Students voice fees concerns to vice president

The hearing, chaired by Robert Jones, constituted one of the final stages in the fees process.

Emily Ayshford

Students had one more chance to express their concerns with student services fees recommendations Wednesday at a public hearing presided over by Executive Vice President and Vice Provost Robert Jones.

Jones and the Board of Regents must approve the Student Services Fees Committee’s recommendations to become final.

A few students expressed dissatisfaction with the overall fees process.

Political science senior Anthony Reel expressed concern over the criteria used to determine whether to fund groups.

“All fees are being applied subjectively,” he said.

Reel also said the fees were allocated to protect the status quo, favoring established groups.

Political science senior Orlando Ochoada said the committee needs to use clearer criteria.

“Some groups use digression or have different interpretations of what things mean,” Ochoada said.

Supporters of Friends of Israel said they did not understand why the group did not get funded.

Koby Nahmias, a member of Friends of Israel, said the anti-Semitism he has experienced at the University justifies student funding for a group supporting Jewish people.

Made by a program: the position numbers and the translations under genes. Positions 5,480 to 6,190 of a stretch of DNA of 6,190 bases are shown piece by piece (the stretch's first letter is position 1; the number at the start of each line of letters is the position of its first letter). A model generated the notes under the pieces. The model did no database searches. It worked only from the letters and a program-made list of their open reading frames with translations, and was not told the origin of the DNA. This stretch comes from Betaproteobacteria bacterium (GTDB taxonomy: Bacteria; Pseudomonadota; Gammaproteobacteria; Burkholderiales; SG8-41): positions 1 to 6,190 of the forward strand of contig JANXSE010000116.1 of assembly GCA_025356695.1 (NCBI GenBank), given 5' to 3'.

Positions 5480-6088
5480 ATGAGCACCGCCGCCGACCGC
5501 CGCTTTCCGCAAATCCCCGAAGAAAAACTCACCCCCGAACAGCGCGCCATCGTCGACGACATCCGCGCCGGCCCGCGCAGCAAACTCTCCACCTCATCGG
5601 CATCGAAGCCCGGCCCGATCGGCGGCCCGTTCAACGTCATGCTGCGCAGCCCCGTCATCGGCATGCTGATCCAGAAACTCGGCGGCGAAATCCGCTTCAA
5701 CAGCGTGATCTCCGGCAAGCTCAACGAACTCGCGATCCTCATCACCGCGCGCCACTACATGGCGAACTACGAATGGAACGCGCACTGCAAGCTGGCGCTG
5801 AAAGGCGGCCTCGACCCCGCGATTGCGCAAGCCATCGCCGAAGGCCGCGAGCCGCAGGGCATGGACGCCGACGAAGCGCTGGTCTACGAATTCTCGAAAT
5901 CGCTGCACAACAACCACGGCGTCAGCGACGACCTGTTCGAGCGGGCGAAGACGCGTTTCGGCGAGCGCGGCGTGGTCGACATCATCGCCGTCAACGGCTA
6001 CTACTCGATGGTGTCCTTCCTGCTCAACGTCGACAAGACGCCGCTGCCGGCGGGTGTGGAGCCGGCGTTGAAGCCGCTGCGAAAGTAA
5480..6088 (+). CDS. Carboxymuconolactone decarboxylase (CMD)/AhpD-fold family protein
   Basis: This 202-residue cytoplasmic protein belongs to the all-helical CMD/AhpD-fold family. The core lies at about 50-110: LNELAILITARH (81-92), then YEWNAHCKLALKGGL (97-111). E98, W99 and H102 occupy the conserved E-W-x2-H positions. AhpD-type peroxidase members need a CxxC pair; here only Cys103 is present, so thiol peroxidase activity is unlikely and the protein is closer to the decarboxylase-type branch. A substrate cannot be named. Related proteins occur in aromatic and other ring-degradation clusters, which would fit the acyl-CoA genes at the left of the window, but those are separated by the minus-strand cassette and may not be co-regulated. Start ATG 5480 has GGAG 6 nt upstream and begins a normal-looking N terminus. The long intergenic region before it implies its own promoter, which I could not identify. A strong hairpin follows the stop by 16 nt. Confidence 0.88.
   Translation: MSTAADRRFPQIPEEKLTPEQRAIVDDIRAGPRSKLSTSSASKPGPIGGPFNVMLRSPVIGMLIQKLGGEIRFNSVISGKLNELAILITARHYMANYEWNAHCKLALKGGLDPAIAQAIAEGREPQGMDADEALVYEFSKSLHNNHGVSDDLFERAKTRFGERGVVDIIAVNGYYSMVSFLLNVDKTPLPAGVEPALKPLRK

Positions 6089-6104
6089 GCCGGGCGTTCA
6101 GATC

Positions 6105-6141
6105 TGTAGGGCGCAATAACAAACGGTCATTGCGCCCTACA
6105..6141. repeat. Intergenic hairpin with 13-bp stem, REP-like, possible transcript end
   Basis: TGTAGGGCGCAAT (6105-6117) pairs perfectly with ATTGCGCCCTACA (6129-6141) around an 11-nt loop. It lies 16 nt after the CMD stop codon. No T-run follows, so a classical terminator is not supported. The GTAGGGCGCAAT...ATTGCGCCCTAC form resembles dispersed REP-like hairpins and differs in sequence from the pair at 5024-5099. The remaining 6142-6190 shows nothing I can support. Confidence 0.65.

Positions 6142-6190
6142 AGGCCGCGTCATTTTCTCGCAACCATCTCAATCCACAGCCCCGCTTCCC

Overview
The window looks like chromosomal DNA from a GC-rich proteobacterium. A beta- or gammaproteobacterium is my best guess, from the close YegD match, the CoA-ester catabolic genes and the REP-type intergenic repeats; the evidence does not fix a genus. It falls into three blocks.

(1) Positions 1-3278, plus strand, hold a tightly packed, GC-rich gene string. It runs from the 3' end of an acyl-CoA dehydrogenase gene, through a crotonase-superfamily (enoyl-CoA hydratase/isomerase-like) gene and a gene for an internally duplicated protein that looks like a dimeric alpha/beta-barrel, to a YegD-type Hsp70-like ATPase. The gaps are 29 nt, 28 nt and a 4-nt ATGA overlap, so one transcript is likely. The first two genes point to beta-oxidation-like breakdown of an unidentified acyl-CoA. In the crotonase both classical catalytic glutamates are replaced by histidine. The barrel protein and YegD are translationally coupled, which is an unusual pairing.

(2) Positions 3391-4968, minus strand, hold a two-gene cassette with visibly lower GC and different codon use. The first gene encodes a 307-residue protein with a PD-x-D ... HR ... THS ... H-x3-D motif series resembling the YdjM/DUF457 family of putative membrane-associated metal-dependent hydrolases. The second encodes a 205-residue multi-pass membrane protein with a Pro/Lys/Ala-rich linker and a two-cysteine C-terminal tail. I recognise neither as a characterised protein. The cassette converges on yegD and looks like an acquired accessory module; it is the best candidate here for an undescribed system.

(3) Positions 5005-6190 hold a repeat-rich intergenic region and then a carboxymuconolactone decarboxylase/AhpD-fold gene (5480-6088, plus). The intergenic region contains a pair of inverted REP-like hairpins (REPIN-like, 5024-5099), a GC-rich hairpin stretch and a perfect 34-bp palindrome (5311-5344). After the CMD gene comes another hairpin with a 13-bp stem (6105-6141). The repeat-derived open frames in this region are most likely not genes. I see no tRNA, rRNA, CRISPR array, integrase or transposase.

“The fees committee decided we weren’t important enough,” Nahmias said.

Friendship Association of Chinese Students and Scholars members asked Jones to consider more funding for their group. Yufeng Guo, the group’s vice president, said they have been underfunded for many years – resulting in board members having to volunteer their time. Each of them puts a lot of energy into fund raising, Guo said.

The check-off fees system was also a topic of discussion during the debate.

Minnesota Student Association members, who passed a position statement Tuesday in support of a neutral check-off system, defended their position.

MSA member Marie Clark said the group’s decision was not whether to support groups funded through the current negative check-off system. She said MSA members thought it would be more efficient and responsible for students to actively check “yes” or “no.”

“It would still be a refusable fee,” Clark said.

Political science sophomore Shaun Laden, a member of Minnesota Public Interest Research Group, said he thought MSA’s position statement should not overturn the University’s position on the negative check-off system.

“It’s a little frustrating that we have to revisit this,” Laden said.

Jones will pass his recommendations on to the regents, who must approve the recommendations by June.

Emily Ayshford welcomes comments at [email protected]